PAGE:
This Friday, May 8, has been designated a Bank Holiday as the United Kingdom celebrates the 75th anniversary of VE Day – and remembers the end of war in Europe.
The coronavirus outbreak means that there will be no packed church services, street parties, parades or concerts.
The normal May Day Bank holiday has been moved to Friday in honour of VE Day. In previous years, the May Bank Holiday Monday would have seen Belfast City Centre swarming with marathon runners and supporters – although the marathon did change to Sunday rather than Monday in 2019. But this year there was no marathon on either day. The city centre streets stayed silent, a country in lockdown.
The current health crisis does not mean this historic anniversary will not be celebrated. Across the country, church bells will ring at 7pm as part of a wider initiative to celebrate VE Day.
The Rev David Lockhart, rector of St Cedma’s, Larne, will be among those ringing the bells at 7pm on Friday. David is using the parish Facebook page to engage people with this important anniversary.
“Sunday’s online service will take the form of a commemorative service for the anniversary of VE Day,” David said. “I hope to use photos of Larne town and Glynn War Memorials.”
For those who do not have internet, the service can be listened to by telephone (local call) on 028 2842 0605.
St Cedma’s bell will also feature in Mid and East Antrim’s commemorative service. Due to the Covid-19 restrictions, David was the Standard Bearer.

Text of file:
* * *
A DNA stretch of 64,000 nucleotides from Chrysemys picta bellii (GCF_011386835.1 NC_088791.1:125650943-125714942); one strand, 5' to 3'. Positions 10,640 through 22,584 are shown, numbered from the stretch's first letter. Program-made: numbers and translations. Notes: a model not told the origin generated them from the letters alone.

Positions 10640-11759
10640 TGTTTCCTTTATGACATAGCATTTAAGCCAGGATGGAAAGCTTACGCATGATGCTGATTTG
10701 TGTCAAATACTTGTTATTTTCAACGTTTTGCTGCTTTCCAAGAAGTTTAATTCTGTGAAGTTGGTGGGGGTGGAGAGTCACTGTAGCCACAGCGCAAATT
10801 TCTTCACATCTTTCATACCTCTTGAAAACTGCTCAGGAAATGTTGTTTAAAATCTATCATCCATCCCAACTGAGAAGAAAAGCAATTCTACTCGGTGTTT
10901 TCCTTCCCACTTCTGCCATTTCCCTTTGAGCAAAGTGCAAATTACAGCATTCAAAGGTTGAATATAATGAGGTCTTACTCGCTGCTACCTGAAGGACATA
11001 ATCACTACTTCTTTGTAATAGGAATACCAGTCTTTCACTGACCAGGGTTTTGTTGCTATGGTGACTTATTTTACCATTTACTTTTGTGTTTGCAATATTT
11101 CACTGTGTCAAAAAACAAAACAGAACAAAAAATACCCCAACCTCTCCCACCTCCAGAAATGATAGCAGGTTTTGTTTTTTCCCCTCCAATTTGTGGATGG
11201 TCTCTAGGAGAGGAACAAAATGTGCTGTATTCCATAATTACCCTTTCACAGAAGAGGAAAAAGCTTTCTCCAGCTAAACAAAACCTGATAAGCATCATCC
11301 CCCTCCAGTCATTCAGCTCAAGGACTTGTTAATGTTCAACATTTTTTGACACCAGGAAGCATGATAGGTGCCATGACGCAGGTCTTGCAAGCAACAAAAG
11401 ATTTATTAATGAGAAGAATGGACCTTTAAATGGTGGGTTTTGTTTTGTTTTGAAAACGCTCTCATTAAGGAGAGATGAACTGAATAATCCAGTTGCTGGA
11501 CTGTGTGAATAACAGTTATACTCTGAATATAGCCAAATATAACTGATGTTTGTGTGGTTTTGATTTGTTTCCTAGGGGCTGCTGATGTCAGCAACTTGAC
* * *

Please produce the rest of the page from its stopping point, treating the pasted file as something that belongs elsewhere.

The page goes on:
Other parishes across Connor Diocese will be doing what they can to pay tribute to those who gave their lives to make VE Day happen.
The Royal British Legion (RBL) is calling on the nation to mark the 75th anniversary from home.
A statement on the RBL website reads: “Join us on Friday May 8 as we pay tribute to the service and sacrifice of the entire Second World War generation, from British, Commonwealth and Allied Forces to evacuees and those who served on the home front.
“As we face some of the most challenging times since the end of the Second World War, now more than ever it is important to unite in recognition of service to the nation, just as communities did 75 years ago. There are many parallels between the struggles of the Second World War and what we are going through today. We look to our Second World War generation to learn from their experiences, and we continue our work to protect them from the threat we currently face.”
VE Day, May 1945, was reported in the magazine of St Anne’s Cathedral, Belfast. The Cathedral Digest recorded the removal of the last bricks and sandbags from the Great West Doors. The building had ‘happily reverted to its pre-war appearance with light flooding through the stained glass windows… Perhaps what we missed most was the Great West Window with its glowing colouring… Restored now, without its protective brick wall… the window stands out resplendent in the afternoon light of a westering sun,’ the article stated.
Across the UK events to mark the 75th anniversary of VE Day include:
You can read real accounts, with images, of VE Day in Northern Ireland 75 years ago on the WartimeNI website.
If your parish is doing something special to mark the 75th anniversary of VE Day, please let us know by emailing firstname.lastname@example.org.